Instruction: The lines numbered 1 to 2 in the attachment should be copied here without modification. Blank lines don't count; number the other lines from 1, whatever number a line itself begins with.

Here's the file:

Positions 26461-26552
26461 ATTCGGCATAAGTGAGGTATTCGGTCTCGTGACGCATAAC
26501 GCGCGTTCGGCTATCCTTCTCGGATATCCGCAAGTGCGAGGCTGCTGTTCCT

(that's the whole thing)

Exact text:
Positions 26461-26552
26461 ATTCGGCATAAGTGAGGTATTCGGTCTCGTGACGCATAAC